Regularly practice something Spartan and individualistic. Do something that you know very few other people are willing to do. This will give you a feeling of toughness, a certain self-elitism. It will mentally prepare you for the battle of business. Something that is hard and lonely is studying late at night for a graduate degree in fashion design, especially in the winter, when everyone else is asleep. Or running long, slow distances early in the morning versus jogging at lunchtime with a mob. Split wood, write, work in the garden, read King Lear, but does it by yourself. Do something that is solitary. All great and successful athletes remember the endless hours of seemingly unrewarded toil. So do corporate presidents.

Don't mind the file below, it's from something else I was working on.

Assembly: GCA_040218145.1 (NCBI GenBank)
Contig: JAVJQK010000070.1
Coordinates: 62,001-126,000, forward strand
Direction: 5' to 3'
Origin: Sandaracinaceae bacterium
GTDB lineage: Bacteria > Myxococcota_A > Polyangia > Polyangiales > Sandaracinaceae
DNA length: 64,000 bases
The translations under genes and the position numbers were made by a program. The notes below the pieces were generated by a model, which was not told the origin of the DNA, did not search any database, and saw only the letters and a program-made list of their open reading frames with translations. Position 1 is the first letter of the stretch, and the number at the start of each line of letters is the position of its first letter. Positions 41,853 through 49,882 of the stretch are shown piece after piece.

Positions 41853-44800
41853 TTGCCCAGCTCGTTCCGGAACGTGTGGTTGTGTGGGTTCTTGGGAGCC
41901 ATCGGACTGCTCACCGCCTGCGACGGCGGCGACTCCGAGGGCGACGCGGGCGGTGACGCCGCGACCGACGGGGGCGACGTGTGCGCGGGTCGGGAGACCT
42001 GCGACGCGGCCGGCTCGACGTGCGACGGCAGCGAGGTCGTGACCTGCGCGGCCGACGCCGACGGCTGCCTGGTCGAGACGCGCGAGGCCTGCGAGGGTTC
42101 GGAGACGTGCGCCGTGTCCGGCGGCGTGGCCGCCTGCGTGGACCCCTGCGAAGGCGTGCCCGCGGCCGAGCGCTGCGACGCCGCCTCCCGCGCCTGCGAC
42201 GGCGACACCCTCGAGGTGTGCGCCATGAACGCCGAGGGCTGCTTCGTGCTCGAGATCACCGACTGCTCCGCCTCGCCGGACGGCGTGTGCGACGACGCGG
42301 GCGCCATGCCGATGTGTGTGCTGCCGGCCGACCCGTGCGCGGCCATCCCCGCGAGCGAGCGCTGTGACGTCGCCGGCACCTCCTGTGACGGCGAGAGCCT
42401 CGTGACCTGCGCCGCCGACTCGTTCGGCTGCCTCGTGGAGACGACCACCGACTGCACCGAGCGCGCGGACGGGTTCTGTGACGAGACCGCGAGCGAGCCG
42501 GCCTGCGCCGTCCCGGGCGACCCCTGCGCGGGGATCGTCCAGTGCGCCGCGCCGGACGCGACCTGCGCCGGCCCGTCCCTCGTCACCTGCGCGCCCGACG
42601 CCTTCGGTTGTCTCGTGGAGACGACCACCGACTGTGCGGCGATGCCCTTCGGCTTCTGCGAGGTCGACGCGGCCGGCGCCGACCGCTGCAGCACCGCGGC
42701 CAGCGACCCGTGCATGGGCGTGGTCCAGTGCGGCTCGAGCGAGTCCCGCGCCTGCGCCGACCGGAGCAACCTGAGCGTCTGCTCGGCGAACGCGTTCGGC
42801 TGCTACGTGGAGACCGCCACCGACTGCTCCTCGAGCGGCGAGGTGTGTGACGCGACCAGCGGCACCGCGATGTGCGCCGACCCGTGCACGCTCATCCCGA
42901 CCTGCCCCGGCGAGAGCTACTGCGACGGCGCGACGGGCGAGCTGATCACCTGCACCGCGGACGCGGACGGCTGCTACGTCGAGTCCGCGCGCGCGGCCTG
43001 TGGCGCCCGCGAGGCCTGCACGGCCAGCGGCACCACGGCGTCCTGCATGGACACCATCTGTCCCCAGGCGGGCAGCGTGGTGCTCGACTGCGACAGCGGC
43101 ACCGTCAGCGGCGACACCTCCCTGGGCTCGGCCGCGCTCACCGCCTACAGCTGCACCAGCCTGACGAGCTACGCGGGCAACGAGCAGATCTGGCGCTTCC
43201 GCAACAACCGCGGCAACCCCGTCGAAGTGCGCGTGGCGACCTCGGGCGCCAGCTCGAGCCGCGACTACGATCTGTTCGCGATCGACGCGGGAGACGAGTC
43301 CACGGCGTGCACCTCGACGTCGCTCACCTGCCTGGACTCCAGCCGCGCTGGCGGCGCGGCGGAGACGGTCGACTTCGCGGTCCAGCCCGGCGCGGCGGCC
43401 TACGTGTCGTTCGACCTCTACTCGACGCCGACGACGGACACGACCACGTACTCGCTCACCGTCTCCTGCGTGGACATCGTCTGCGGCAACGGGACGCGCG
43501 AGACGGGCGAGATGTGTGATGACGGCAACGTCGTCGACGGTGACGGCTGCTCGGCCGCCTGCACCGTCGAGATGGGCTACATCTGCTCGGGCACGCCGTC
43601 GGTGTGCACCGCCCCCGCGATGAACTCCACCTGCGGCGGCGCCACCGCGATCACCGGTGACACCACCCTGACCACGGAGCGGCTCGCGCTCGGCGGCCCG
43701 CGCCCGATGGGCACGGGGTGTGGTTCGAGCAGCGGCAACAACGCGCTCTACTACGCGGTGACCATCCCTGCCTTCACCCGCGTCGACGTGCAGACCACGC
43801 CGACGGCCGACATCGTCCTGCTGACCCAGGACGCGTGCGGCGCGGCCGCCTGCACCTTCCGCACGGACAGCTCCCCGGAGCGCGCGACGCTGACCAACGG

XII
Skip All Office Parties

There is no such thing as a business or "office party."' It is not a social gathering. It is business. Never party at an office party. It won't hurt you not to go at all. Don't offend people by criticizing the party or by publicly announcing your intentions. Simply don't go. Give polite excuses. Never ever go to a company picnic if you cannot bring your spouse. A company picnic without spouses is trouble. To go is to run the risk of being tarred with the bad brush of others' actions. If the unwritten rule is "you must attend or you will offend"' then go. Drink only soda. Stay no more than forty-five minutes. Thank the boss for inviting you, and leave. If anyone asks where you are going, tell that person you are meeting your spouse, or parents, or fiancée, or doctor, or music teacher, or personal trainer. Parties are supposed to be fun, enjoyed with friends. Heed the old axiom: "Don't mix business with pleasure.'''